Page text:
[maemo-developers] How to destroy your community

From: Jeremiah Foster jeremiah at jeremiahfoster.com
Date: Tue Jan 19 12:13:30 EET 2010
On Jan 19, 2010, at 10:13 AM, <tero.kojo at nokia.com> <tero.kojo at nokia.com> wrote:
>> Some gems:
>> 1) "It's also important to set up an official web site which is down as
>> often as it's up. It's not enough to have no web site at all; in such
>> situations, the community has an irritating habit of creating sites of
>> its own. But a flaky site can forestall the creation of those sites,
>> ensuring that information is hard to find. "

As maemo transitions to a much larger server farm, there have been hiccups. The site has been slow, but has recently gotten significantly faster, in certain parts. Tero is right though, you just haven't been here long enough to have a reliable sample of uptime vs. downtime with regards to maemo.org.

>> 3) "There should be no useful information about the code, build
>> methods, the patch submission process, the release process, or anything
>> else. Then, when people ask for help, tell them to RTFM."

I dismiss this out of hand. Yes there are places where things could be better documented, but there is a huge body of documentation out there, much of it well written and openly editable.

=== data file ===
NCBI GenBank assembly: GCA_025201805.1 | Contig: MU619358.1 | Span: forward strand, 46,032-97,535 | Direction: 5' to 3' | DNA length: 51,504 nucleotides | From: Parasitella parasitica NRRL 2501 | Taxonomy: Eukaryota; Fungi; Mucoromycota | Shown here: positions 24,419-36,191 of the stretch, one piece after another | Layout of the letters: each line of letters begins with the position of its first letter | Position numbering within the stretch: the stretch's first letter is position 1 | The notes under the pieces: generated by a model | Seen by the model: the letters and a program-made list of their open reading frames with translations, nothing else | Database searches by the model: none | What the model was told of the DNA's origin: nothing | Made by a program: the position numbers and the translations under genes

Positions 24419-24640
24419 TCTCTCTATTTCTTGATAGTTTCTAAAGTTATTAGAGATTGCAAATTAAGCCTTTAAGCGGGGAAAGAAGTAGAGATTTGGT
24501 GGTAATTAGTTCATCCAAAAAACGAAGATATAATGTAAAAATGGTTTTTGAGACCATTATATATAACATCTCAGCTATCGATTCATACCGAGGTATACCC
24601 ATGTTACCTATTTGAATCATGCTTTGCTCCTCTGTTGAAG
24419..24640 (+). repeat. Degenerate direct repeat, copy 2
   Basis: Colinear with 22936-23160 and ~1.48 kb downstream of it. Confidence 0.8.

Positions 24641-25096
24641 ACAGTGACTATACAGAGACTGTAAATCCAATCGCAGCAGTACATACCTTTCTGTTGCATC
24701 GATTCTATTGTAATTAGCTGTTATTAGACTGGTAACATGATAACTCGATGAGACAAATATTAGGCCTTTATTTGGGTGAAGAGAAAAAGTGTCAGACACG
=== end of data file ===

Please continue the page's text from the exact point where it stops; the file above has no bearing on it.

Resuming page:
>> 4) "Project decisions should be made in closed-door meetings."
>> 5) "Employ large amounts of legalese."
>> 7) "Keep the decision-making powers unclear"

Unfortunately a bit of this is true. But this is part of maemo's dual nature, the half-closed, half-open beastie. To be honest, in a project like debian the entire infrastructure is open to debian developers so there is no closed-door, no cabal. Maemo could do better here.
>> 8) "Screw around with licensing. Community members tend to care a lot
>> about licenses, so changing the licensing can be a good way to make
>> them go elsewhere. Even better is to talk a lot about license changes
>> without actually changing anything;"

You'll have to point to some evidence for this to apply to maemo. The only license changes I have noted are those that go from closed to open, stuff from TI for example. (Thanks again keepsie!)
>> 10) "Silence. Don't answer queries, don't say anything. A company which
>> masters this technique may not need any of the others; it is the most
>> effective community destroyer of them all. "
> If you start a discussion in a tone of voice that is asking for a fight, we often disregard the discussion. We aren't here to pick fights, but to try and do something productive.
> You do get many things done, but your communication style isn't polite. I do understand that controversy can bring about change, but it can also polarize situations.

Ooops! No silence here! I guess that disproves point 10. :-) (http://jaaksi.blogspot.com/ <-- More non-silence.) 


As a post script I will add that the maemo community is one of the friendliest communities I have been involved with on the interwebs. Of course the two communities I regularly lurk in, debian and perl, are a bit notorious, but maemo is genuinely friendly.

There is plenty of room for criticism, just try to be polite so that the tenor and tone remain positive enough for people to get work done and not get distracted by pejorative attacks. 
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